A faltering economy, nobody buying mix CDs out of Ibiza (Eye-bee-tha if you're a Brit) anymore, four years removed from its World Cup championship… Outside of my hardcore food/hospitality friends, it seems nobody talks about Spain these days – and even then half the time is spent mourning El Bulli, or rather how none of us ever got to eat there. These days, France is kinda cool again in that self-centered-ugly-people-being-cool kind of way led by hipsters. Scandinavia is white hot, whether it's dining, happiness indexes or inspiring Disney animated features. And no traveler worth his or her salt calls themselves a traveler without spending at least a month in Asia. But Spain is just sort of… there.
Me, I've always loved Spain. I blabbed on about it around Christmas 2006 and New Year's 2007, and somewhere on the Interwebs there are photos of me horribly inebriated with German and Dutch backpackers around Catalunya in 2003. Over a decade later, much has changed, and much hasn't. Back in Andalucía… Racking up kilometers in a tiny rental car… Eating and drinking through anything that might be in my way.
I've certainly upgraded the lodging situation.
And have a more permanent travel companion.
But blissfully some things are best not changing at all, like Bodegas Obregon in El Puerto de Santa Maria, the oldest sherry bodega in Jerez province, from which we get the name sherry (or Xérès if you're Frenchy).
Obregon was half of everything I love about Spain rolled up into one place – old as time, titillating to the senses, and – compared to much of where I go nowadays – ridiculously cheap. It's the kind of place a lot of old folk, and quite a few young folk, can have a pre-prandial glass or two or three of sherry at around a euro a copa.
The other side of Spain that I love was just a five minute walk away: The pioneering, fear-nothing, get-the-fuck-out-of-your-comfort-zone avant garde-ism that brought us Picasso, Almodovar, and Adria. That was at Aponiente, the all-seafood restaurant from "chef del mar" Angel Leon where products from the waters that surround the Iberian peninsula are transformed into sausages, or crackers, or ham, or creamy egg-like substances, or even bread.
Aponiente is a bit fancy, but it's fun. It's classy, but it's humble. The waiter practically apologized for serving langoustine, saying it was added to the menu to accommodate people's demands for more luxurious food when in a fine dining setting. The modernist play on familiar, pure, primordial flavors through the 20 other, non-luxury-ingredient courses of tuna, mussels, razor clams, and even plankton is deeply delicious, intellectually challenging, but never intimidating – reflecting in a way how I feel about Spain and its contradictions.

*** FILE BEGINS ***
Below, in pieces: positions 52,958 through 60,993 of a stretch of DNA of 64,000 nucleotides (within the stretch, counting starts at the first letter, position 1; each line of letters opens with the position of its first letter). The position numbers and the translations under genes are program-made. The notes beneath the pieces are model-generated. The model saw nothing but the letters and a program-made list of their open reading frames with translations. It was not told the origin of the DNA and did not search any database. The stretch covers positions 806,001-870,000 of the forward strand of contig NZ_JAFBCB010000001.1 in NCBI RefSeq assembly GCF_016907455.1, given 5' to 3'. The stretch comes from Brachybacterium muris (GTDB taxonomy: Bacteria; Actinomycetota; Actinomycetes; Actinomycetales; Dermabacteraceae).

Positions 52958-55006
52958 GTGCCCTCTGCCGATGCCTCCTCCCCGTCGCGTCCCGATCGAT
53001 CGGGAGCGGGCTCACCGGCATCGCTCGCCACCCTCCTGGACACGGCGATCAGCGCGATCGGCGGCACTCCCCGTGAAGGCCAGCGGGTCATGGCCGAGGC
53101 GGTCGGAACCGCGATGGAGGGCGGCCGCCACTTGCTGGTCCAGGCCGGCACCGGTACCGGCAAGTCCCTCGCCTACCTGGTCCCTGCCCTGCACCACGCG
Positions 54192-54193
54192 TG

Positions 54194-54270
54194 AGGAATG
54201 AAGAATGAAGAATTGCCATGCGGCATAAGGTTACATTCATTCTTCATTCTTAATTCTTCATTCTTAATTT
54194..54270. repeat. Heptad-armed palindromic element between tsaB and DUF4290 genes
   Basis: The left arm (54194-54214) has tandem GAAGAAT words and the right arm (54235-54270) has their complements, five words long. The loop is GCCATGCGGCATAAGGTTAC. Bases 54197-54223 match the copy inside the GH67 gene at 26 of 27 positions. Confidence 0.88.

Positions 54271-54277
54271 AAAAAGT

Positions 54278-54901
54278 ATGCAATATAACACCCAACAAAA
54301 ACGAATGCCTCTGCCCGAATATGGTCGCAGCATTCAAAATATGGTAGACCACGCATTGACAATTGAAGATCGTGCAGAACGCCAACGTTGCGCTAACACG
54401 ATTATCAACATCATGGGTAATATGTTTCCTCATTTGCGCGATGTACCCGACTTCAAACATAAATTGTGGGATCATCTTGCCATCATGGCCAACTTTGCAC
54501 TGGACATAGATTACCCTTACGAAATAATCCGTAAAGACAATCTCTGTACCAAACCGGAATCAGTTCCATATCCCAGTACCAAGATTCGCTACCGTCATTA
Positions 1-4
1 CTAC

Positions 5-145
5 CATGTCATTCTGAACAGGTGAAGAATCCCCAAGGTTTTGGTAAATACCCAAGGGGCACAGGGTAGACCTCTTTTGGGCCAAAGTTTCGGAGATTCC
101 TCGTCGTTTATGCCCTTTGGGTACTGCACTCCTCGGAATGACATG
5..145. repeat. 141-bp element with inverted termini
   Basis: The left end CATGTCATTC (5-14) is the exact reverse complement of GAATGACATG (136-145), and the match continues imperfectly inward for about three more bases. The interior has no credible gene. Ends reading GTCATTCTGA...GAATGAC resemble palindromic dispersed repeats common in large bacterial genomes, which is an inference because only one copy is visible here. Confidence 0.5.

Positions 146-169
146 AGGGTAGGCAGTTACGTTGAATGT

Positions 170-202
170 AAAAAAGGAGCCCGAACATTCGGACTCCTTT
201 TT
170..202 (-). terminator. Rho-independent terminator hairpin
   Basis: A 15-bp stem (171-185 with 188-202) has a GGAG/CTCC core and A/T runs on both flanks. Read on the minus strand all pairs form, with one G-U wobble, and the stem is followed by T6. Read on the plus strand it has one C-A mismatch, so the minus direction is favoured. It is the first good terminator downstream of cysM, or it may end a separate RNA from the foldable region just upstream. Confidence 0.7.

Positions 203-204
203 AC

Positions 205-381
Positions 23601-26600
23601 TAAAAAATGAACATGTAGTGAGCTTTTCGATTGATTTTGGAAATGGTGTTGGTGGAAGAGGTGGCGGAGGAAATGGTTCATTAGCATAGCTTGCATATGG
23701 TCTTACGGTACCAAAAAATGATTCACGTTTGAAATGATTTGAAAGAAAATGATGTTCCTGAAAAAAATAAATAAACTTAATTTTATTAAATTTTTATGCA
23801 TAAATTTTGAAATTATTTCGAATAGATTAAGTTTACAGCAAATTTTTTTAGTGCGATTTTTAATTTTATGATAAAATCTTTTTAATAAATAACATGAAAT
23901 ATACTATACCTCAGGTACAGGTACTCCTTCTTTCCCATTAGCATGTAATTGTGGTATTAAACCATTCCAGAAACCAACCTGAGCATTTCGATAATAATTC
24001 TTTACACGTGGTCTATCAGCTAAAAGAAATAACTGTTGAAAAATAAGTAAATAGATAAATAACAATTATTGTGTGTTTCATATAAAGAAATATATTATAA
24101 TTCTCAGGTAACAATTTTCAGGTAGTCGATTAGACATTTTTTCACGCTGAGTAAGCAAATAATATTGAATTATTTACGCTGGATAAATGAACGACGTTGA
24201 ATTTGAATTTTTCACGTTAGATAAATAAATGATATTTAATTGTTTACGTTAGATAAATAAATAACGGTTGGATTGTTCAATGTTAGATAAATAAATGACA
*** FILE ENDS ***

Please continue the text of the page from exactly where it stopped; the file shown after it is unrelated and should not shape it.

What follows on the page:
Spain, to me, is simple, but full of variety. Uncomplicated but mired in subtleties. It's an interplay I enjoy. I see it when ordering gin & tonic at a bar, where there are 1000 different ways they can pour it, but they'll only pour it their way unless you specify otherwise, which they are more than happy to accommodate, no questions asked… I see it at the supermarket, which are American in size and scope but where the produce is limited to what's local (short of a few tropical fruits) yet the word "organic" seems not to exist… I see it in the waiters who are almost invariably dressed in pressed pants and white shirts and attentive to your every need, but so informal as to say "tu" instead of "usted" and apologize if there's even the slightest misstep. (Living in France has skewed this last one to be very impressive to me.)
And, of course, I see it in every chiringuito where I can have my insanely fresh fish grilled whole, or fried in chunks, or fileted and pan-fried restaurant style… (Again, living in France has rendered any choice in how I would like my fish prepared a total anomaly.)
Coming back to Andalucía was not unlike a homecoming. The decision to come was simple: My cousin Ali, who grew up in London, was to marry Erin, who grew up in Australia, and while southern Spain is by no means in between, it made for a nice wedding destination. And thus the main event was an emotional epicenter – an opportunity for me to see family I hadn't seen in over 20 years, to meet all-new family, and to introduce them all to Alannah. The world may be getting smaller but our lives only get busier, so we had to take advantage of this occasion to come together.
…and have an excuse to take a break!
Spain was not only one of my early travel destinations, but Alannah's as well, though we'd never come here together before. So it was also our chance to indulge in copious amounts of tapas…
(If ever you're near Torreguidaro, make a point of going to Pura Tapa, camp out, and make your way through as much of the menu as you can.)
Listen to and watch some flamenco…
Eat our weight in churros y chocolate…
And spend our last moments as a childless couple doing things no responsible parent should ever do, like pose for a photo on a live runway in Gibraltar.
My own parents actually drove along the Costa del Sol of Andalucía (and beyond, all the way through to Iran via Turkey!) when I was but a little thing in the womb, so it's only appropriate that we plant the same travel bug in our child-to-be. Circle of life. Hakuna matata. As they say in the old country… a luego*.
A ton more photos – mostly of food and pregnant bellies – are available in this Flickr set.
*I was totally caught off-guard by this. When saying goodbye in (Mexican) Spanish in California it's always hasta luego, but every single time, I only heard a luego on this trip.